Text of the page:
While professionals and patriots might run into problems, marginalized groups like women, members of the LGBTQ community, and people with disabilities are even more vulnerable.

On March 31 this year, the feminist Xiao Meili’s Weibo account was banned by parent company Sina. Before being banned, she was abused and harassed by netizens and was labeled a “Hong Kong separatist” for supporting the Umbrella Revolution of 2014. Dozens of feminist accounts have been silenced.

Liang Xiaowen, a lawyer and feminist who organizes online and offline events, was one of those who lost her account. She told me that amid the barrage of threats and insults she received, some threatened to find out where her parents lived and bring the internet violence offline, while others threatened to call the National Security Department to report her. She never got the chance to appeal or provide extra evidence when her account got banned, and the CEO of Sina publicly stated that she published “illegal and harmful information,” while the bloggers who verbally abused her remain untouched. “There are fewer and fewer social topics that can be discussed now,” Liang said, “Patriotism has become the only topic that people can get behind. They feel empowered when using patriotism to crusade against others.”

The censorship machinery is also cracking down on LGBTQ groups. The public WeChat accounts of LGBT associations in many universities in China were collectively blocked on the evening of July 6 without warning. They have become “unnamed public accounts”—the equivalent of a 404 notice.

The public WeChat account Chiapas Dongfeng Radio argued in an article that “this cleanup action is, beyond all doubt, another [form of] outright discrimination and persecution of Chinese sexual minorities.” Many comments under this article responded by arguing that these public accounts were likely to be used by hostile “foreign forces.” Soon enough, Chiapas Dongfeng Radio became one of the many “unnamed public accounts” to disappear.

Censorship has been a constant part of Chinese life for decades—but the intensity has increased dramatically under Xi Jinping’s rule. Topics once considered acceptable have become risky in the space of months or years. On LGBTQ issues, for instance, just three years ago, in 2018, the official Weibo account of the state-run People’s Daily posted: “There is more than one sexual orientation. Whether it is homosexual or bisexual, it is normal, and it is definitely not a disease.”

In part, this is because the censorship machinery itself needs to justify its existence. Chinese official life runs on quotas—for censors, that means a certain amount of posts have to be deleted or a certain number of accounts deleted. With people too afraid to post meaningfully threatening or dissident content, the censors thus have to brand milder content as unacceptable to meet their own quotas.

But it’s also driven from below. The constant loss of freedom of speech makes some people anxious—but drives others to take advantage. A group of aggressive and assertive nationalists are able to become internet influencers by attacking people who they consider not patriotic enough. Some of the nationalists have made a successful career by doing so, including the Weibo user Gu Yan Mu Chan, who was named as an “ambassador to promote internet civilization” for Guangdong province.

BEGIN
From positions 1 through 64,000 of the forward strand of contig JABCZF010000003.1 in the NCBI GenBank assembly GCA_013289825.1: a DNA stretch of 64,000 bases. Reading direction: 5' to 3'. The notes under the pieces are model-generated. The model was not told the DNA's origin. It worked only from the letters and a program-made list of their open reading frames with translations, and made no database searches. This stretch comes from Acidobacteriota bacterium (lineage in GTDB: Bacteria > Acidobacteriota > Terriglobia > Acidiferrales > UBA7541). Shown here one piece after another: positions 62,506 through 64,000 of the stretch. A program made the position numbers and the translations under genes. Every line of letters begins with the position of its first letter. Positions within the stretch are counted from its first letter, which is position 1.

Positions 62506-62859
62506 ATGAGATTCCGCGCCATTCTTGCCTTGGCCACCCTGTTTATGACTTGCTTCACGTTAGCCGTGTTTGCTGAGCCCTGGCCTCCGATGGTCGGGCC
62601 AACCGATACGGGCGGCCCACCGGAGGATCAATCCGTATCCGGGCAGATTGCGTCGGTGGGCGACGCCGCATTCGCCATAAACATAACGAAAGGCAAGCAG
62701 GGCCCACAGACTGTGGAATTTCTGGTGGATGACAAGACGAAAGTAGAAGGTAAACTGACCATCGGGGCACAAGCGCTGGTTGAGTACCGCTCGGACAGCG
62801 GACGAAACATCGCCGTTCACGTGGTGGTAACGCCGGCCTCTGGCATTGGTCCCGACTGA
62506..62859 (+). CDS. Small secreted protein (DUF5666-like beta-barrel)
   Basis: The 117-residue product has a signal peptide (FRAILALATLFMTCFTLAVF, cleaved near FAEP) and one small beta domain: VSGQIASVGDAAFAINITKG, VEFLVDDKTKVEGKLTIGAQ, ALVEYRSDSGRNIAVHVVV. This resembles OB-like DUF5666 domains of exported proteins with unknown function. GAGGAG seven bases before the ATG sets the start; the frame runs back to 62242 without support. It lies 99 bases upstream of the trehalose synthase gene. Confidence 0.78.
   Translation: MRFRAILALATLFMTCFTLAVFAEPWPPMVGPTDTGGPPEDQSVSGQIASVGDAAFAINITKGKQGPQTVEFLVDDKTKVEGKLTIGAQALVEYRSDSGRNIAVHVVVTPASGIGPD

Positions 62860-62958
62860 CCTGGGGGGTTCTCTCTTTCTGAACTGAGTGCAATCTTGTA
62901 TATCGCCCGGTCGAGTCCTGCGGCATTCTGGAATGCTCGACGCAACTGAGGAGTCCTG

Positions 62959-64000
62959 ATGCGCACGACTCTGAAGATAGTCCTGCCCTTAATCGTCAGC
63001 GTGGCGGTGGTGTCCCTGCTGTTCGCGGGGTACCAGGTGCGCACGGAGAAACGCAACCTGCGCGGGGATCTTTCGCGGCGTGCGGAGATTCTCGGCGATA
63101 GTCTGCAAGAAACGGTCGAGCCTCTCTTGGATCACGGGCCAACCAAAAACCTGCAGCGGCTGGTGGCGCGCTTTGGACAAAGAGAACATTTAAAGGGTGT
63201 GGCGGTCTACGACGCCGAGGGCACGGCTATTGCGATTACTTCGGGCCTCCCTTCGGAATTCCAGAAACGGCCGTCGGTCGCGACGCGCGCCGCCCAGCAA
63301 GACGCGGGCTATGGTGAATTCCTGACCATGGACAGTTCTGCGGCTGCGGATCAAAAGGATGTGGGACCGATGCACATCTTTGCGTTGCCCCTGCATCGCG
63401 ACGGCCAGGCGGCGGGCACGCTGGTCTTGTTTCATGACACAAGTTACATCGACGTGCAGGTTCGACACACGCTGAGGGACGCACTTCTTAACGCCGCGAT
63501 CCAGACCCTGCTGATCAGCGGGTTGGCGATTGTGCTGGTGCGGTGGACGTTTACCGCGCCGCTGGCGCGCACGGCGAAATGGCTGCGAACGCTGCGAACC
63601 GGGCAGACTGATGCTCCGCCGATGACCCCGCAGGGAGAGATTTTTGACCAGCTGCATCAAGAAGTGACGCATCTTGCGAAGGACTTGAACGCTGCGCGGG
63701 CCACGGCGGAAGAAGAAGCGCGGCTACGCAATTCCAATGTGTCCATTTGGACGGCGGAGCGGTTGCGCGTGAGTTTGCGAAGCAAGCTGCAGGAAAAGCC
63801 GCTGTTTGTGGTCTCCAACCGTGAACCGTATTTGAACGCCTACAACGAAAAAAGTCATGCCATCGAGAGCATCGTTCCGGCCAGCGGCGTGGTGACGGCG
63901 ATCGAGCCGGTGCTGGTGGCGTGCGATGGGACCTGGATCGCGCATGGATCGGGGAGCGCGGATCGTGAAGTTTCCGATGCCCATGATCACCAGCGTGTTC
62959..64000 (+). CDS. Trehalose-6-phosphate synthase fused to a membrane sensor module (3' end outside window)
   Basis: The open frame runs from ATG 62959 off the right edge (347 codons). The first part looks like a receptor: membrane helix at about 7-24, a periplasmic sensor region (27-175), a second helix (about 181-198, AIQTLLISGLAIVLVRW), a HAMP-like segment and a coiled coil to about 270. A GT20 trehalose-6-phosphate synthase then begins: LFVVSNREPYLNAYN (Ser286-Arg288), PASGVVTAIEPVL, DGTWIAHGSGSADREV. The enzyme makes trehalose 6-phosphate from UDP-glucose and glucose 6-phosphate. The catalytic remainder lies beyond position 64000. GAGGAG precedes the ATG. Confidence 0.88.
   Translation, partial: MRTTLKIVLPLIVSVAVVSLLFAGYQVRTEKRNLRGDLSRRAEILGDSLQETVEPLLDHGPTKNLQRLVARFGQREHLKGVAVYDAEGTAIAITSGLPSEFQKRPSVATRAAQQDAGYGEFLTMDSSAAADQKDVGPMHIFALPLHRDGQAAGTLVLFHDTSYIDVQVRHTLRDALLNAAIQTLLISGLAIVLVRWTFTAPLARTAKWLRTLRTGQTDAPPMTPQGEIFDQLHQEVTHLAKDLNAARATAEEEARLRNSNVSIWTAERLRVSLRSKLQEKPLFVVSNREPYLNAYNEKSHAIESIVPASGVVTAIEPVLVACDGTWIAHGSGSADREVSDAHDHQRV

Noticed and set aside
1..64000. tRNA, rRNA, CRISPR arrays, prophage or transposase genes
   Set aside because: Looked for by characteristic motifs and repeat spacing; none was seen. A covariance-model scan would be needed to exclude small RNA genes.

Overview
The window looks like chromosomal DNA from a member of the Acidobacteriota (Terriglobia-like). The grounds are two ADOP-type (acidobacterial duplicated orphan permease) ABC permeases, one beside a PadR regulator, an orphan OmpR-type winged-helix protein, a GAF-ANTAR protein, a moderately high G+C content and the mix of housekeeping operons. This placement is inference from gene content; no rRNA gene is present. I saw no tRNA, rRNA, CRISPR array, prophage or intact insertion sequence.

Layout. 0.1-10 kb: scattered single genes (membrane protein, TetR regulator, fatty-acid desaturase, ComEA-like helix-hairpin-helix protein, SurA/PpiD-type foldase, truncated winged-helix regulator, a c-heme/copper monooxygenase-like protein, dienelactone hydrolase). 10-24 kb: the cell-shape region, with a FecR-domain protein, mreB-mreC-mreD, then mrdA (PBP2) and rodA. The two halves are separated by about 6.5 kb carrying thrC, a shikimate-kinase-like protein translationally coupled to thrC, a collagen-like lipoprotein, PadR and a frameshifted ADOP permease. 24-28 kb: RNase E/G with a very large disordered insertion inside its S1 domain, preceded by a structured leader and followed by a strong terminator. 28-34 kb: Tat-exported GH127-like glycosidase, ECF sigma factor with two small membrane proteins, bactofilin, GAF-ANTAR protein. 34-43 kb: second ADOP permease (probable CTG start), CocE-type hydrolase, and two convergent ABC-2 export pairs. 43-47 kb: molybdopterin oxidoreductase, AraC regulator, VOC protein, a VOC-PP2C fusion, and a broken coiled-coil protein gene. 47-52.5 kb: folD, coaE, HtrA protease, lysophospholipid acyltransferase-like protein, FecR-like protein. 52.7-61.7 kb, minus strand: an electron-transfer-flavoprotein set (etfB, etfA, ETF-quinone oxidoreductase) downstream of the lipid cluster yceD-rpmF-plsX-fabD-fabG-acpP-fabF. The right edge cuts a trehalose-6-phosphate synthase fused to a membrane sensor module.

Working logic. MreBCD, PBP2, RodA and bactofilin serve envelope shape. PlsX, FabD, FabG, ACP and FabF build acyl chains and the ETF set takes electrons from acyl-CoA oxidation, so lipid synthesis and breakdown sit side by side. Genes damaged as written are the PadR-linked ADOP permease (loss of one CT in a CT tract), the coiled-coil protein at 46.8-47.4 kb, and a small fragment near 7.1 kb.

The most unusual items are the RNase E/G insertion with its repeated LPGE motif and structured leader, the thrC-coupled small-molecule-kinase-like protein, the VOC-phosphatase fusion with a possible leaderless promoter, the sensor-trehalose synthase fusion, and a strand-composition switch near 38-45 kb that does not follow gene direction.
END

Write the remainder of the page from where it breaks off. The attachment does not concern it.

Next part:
Psychologically, instead of questioning the Chinese central government’s policies, people can resolve with themselves better by accepting those as in line with China’s unique conditions. A good amount of people who once tried so hard to use virtual private networks to break through the Great Firewall have now begun to believe that building a firewall is actually protecting Chinese people from “hostile foreign forces,” aka foreign media outlets. As Human Rights Watch has pointed out, as the control of speech in China gets savvier and more aggressive, a whole generation of people have also grown more nationalistic. Imagine the witch-hunting of the worst parts of Twitter—but backed by a totalitarian state.

For example, in June, the Fuzhou Gezhi Middle School’s broadcasting station played the music video for the popular K-pop group BTS’s song “On.” Some netizens filed a complaint with the Fuzhou Education Bureau, criticizing the pop group for a host of trivial reasons, such as one member’s politically unacceptable discussion of a shared “history of pain” with the United States over the Korean War, the failure of another member to abide by traffic rules, and a member’s violation of COVID-19 pandemic prevention regulations. On June 25, the Fuzhou Education Bureau announced that it had requested Gezhi Middle School investigate the incident and “immediately make corrections.”

Superfans of celebrities or bands also abuse the growing censorship system. Online fan groups will find comments criticizing their favorite star and then report the comments to the authorities en masse. Their reports include language the censors favor, arguing the critics “use extreme subjective judgments to provoke and incite oppositional emotions” and “damage the secure network environment and do harm to the internet society.” It’s a tactic that’s often successful.

In 1966, when China’s communist leader Mao Zedong launched the Cultural Revolution, people turned each other in for criticizing Mao. Kids denounced their parents, wives turned on their husbands, and students criticized their teachers.

China isn’t necessarily heading back to those years of chaos—but the energy online feels worryingly familiar. In China today, there are still people taking huge risks to fight for freedom and democracy. But for some, reporting and hurting each other is an opportunity to demonstrate loyalty to the ruling party.

Tracy Wen Liu is an author, reporter, and translator.